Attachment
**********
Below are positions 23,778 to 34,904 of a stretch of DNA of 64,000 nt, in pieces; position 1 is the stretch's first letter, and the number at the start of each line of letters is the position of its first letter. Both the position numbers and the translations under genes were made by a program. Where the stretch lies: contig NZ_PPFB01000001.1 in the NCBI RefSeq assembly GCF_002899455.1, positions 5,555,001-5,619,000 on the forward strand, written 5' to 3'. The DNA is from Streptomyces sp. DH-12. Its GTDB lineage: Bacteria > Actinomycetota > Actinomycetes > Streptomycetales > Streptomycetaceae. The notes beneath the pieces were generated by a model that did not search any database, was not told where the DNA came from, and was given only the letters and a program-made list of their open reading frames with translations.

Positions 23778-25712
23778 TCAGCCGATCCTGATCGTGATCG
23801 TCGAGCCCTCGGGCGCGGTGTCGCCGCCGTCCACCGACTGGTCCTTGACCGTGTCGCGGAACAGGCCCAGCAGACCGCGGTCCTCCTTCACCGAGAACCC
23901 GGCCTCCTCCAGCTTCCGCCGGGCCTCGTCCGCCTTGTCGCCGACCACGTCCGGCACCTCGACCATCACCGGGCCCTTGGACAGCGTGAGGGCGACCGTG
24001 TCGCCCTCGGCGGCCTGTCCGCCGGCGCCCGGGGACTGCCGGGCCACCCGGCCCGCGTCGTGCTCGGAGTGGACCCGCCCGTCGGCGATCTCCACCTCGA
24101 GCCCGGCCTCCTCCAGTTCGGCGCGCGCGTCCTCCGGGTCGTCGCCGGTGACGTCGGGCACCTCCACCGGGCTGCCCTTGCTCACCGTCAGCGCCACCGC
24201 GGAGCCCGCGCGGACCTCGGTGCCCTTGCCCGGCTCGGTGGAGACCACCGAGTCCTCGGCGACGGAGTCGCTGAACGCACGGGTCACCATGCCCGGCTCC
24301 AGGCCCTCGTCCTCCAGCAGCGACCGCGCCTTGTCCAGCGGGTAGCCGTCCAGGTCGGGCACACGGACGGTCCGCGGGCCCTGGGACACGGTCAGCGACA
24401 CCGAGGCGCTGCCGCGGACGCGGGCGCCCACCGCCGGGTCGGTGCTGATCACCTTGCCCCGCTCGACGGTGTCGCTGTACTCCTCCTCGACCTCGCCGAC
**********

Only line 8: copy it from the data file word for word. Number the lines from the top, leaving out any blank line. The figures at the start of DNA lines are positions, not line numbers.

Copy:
24201 GGAGCCCGCGCGGACCTCGGTGCCCTTGCCCGGCTCGGTGGAGACCACCGAGTCCTCGGCGACGGAGTCGCTGAACGCACGGGTCACCATGCCCGGCTCC